Without making any explanation for differing with the Beeler reading, Dr. Test reached an opinion negative as to pneumoconiosis. He said:

It is my opinion that there is not sufficient objective medical evidence to justify a diagnosis of coalworkers' Pneumoconiosis in Mr. Chubb. I believe he suffers from mild chronic bronchitis, and there is a history of hypertension. Neither of these conditions can be attributed to pneumoconiosis.

I estimate that he has 10% permanent partial disability caused by the chronic bronchitis and hypertension. In my opinion none of his disability can be attributed to pneumoconiosis.

The Company suggests Dr. Test may have read the x-ray as negative, disagreeing with Dr. Beeler, or may have considered that it showed fibrosing alveolitis or asbestosis. These suggestions are speculative. If there was a valid explanation omitted from the report by inadvertence, the Company could have produced Dr. Test, or it might have sought a new x-ray, or had the Beeler x-ray read by someone else. Under the circumstances there is no injustice in imposing the burden of explanation on the Company. We conclude that the opinions stated by Dr. Test did not deprive the ALJ's finding that pneumoconiosis existed of support by substantial evidence.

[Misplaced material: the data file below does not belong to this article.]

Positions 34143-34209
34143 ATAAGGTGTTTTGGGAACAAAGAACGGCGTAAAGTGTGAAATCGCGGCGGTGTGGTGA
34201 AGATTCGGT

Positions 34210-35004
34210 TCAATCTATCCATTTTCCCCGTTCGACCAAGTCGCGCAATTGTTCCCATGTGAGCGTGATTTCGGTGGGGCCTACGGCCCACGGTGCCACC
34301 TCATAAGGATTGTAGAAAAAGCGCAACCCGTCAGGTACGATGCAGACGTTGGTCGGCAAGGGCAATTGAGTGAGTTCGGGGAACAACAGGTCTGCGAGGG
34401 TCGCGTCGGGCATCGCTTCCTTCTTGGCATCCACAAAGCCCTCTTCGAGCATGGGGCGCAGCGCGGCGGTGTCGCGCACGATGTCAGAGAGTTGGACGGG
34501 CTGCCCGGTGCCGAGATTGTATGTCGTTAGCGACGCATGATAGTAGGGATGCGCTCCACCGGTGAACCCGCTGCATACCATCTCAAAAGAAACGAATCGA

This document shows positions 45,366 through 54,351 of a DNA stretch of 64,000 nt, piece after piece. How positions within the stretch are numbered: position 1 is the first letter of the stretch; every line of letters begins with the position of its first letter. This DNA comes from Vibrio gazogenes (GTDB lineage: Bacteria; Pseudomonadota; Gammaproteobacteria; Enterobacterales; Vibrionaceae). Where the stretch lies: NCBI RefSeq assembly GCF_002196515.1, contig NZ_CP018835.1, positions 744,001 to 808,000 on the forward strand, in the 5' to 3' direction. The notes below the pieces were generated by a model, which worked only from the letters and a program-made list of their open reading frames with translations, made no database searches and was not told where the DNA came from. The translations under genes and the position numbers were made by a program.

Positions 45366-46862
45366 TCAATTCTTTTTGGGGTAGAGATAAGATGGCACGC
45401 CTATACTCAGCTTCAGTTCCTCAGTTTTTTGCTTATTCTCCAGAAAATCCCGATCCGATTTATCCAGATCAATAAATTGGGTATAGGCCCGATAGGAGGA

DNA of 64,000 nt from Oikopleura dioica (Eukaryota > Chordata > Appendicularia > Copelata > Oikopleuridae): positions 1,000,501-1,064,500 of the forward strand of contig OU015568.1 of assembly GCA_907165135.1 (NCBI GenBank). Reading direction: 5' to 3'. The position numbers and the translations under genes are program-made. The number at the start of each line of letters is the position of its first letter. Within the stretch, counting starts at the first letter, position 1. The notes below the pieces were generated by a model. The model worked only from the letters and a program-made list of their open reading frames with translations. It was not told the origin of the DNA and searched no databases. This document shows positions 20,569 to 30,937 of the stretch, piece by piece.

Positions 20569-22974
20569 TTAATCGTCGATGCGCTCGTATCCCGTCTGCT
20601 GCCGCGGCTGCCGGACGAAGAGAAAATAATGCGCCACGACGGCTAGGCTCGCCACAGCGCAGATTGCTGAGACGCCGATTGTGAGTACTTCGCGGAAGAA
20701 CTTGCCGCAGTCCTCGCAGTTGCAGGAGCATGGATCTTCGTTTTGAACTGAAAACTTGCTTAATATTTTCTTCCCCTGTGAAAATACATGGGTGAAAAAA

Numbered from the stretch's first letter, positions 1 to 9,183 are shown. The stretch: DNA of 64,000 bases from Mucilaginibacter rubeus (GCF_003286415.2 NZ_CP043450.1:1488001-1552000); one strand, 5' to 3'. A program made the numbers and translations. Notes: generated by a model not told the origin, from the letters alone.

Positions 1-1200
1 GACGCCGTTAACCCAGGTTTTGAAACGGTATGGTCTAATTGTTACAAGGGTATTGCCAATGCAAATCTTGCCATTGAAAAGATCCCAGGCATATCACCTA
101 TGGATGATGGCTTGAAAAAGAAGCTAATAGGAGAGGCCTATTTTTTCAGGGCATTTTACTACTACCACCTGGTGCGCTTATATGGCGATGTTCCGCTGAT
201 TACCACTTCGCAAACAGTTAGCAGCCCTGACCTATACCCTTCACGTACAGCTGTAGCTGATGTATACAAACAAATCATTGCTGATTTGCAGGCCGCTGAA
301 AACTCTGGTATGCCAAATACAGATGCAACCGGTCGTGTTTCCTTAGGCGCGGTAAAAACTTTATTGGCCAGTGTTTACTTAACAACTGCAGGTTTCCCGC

After finding Mr. Chubb entitled to invocation of the interim presumption, the ALJ then reviewed the relevant medical evidence in the record and found it insufficient to rebut the presumption of total disability due to pneumoconiosis arising out of coal mine employment under the criteria set forth in 20 C.F.R. Sec. 727.203(b). That subsection provides that, considering all relevant medical evidence, the presumption shall be rebutted if: (1) the evidence establishes that the miner is doing his usual coal mine work or comparable and gainful work; or (2) the evidence establishes that the miner is able to do his usual coal mine work or comparable and gainful work; or (3) the evidence establishes that the total disability of the miner did not arise in whole or in part out of his coal mine employment; or (4) the evidence establishes that the miner does not have pneumoconiosis.